Most OECD governments use tax incentives to encourage businesses to invest in research and development (R&D) to boost innovation and drive economic growth. Others, like China, India and South Africa, are doing the same. But reforming these incentives would give countries a better return on their investment and support young innovative firms that play a crucial role in job creation, according to a new OECD report.
This paper describes the features of the tax, recounts the story of its interplay between fiscal adjustment and helping meet the obligations to raise taxes, and implications for competitiveness and carbon leakage, environmental effectiveness and equity issues, and draws conclusions regarding why it happened, and provides tentative insights for other countries in a similar situation.
OECD Secretary-General, Angel Gurría, congratulated Japanese Prime Minister Abe on his announcement today that Japan will raise its consumption tax as legislated from the current 5% to 8% next April.
Strong competition is an optimizer for our economies. First of all, it is the best catalyst to increase our productivity. This is because a strong competition framework generates the right incentives to attract the most efficient firms into our markets.
Over 300 senior tax officials from more than 100 jurisdictions and international organisations met in Paris on 26-27 September 2013 during the 18th Annual Tax Treaty Meeting to discuss solutions to unintended double non-taxation caused by base erosion and profit shifting (BEPS).
The OECD will hold a public consultation on the Revised Discussion Draft on Transfer Pricing Aspects of Intangibles and the White Paper on Transfer Pricing Documentation on 12-13 November 2013 at the OECD Conference Centre in Paris, France. The public consultation will also consider other transfer pricing elements of the 19 July 2013 Action Plan on Base Erosion and Profit Shifting.
On 30 April 2013, the OECD invited comments from interested parties on the new Draft Handbook on Transfer Pricing Risk Assessment, produced by the Steering Committee of the OECD Global Forum on Transfer Pricing. The OECD now publishes the comments received.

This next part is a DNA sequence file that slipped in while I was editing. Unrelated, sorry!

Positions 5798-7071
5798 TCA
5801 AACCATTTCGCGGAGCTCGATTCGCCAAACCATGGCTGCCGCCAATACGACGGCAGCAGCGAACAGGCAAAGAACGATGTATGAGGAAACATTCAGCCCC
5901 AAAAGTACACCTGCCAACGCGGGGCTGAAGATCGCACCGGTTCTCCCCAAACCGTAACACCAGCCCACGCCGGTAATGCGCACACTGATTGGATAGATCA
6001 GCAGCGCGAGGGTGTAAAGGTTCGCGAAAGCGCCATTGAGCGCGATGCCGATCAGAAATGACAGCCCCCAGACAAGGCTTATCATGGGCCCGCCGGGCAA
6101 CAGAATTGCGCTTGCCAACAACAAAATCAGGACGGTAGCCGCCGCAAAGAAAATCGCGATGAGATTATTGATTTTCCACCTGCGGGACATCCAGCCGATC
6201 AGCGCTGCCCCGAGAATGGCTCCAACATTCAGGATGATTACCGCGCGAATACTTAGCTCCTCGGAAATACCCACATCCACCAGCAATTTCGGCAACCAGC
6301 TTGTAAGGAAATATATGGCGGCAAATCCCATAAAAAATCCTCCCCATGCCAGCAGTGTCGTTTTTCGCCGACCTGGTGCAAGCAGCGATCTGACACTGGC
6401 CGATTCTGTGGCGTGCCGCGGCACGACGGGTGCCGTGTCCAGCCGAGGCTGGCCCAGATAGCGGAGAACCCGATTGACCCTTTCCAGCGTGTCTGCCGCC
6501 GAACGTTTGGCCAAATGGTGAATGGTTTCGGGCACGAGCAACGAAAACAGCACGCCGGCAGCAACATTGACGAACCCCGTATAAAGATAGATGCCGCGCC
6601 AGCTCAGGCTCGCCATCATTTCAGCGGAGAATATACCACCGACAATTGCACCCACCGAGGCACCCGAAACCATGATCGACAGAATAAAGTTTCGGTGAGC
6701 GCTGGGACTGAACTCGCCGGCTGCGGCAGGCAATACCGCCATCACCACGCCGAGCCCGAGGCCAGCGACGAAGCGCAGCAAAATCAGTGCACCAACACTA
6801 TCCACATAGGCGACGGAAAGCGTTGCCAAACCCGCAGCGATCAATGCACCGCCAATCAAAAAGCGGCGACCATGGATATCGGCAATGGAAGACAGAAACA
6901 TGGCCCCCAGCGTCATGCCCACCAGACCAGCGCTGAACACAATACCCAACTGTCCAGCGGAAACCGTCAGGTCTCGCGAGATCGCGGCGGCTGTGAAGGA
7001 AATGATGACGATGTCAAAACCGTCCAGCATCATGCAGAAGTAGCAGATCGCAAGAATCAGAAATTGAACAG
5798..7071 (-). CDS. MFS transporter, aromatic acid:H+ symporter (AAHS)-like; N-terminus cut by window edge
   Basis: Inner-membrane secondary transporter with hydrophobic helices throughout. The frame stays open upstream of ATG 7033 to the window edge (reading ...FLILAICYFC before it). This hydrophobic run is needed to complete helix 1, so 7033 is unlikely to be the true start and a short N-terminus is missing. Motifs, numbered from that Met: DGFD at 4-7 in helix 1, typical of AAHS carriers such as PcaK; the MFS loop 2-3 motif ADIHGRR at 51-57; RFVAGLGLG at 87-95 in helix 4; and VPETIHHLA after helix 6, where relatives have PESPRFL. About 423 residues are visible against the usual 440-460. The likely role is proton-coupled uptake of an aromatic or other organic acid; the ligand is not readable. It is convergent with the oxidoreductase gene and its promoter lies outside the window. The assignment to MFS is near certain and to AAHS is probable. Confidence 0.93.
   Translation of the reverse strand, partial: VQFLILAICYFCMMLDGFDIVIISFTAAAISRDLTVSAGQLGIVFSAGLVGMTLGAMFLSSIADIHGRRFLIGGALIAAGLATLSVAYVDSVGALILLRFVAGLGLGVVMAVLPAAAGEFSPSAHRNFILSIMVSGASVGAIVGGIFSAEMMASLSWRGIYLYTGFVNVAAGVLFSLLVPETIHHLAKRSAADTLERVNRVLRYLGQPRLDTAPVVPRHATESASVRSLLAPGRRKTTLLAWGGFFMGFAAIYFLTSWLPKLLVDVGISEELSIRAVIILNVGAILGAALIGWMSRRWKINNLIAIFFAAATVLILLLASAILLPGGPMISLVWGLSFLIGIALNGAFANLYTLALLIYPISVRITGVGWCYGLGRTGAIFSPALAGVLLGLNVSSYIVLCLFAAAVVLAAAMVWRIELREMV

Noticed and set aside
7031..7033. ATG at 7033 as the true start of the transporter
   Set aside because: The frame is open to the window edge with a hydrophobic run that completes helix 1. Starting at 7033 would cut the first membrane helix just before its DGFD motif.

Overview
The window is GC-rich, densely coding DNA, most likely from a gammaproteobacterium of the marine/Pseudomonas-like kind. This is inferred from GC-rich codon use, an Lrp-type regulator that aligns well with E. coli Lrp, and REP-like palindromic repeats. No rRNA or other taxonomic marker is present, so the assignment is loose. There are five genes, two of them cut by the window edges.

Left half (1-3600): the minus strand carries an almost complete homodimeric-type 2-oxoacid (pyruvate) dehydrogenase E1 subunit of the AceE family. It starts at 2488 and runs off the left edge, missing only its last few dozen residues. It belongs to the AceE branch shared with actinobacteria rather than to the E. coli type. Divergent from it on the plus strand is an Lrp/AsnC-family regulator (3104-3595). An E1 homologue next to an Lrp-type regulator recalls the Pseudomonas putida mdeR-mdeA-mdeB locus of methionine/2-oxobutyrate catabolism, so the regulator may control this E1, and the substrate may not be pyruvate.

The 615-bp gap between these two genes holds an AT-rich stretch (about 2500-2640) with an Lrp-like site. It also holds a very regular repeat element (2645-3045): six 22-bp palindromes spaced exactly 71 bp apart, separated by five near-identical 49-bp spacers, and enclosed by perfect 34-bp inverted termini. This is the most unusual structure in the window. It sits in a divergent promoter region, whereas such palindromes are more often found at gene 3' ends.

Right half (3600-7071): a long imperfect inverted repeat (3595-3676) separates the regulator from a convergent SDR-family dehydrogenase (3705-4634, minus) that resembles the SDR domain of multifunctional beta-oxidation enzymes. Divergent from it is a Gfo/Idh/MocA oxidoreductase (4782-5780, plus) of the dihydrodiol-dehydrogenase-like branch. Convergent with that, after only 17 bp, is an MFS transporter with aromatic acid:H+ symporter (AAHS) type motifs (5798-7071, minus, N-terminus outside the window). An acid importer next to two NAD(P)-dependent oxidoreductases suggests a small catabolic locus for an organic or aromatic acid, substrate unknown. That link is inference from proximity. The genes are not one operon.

Vast amounts of money are kept off-shore and go untaxed. The more we do to combat tax fraud and evasion, the more resources we will have to finance growth-enhancing public investment, restore the health of public finances, and put the euro area economy back on a sustained and long-term recovery, said OECD Secretary-General.
"Tax Policy Landscape Five Years after the Crisis" discusses how tax policies have responded to fiscal and macroeconomic developments over the past five years and these longer-term structural economic developments on. "Tax Reform in the People's Republic of China" compares the tax system in China with the tax system in OECD countries and the tax reforms China and OECD countries have implemented in the past.
English, PDF, 2,134kb
OECD Secretary-General Gurría today presented to G20 Leaders ground-breaking proposals to tackle tax evasion and avoidance by both companies and individuals. The proposals establish automatic exchange of information for tax purposes as the new international standard for tax co-operation and set out the Action Plan on Base Erosion and Profit Shifting (BEPS), which was first presented to G20 Finance Ministers in Moscow in July 2013.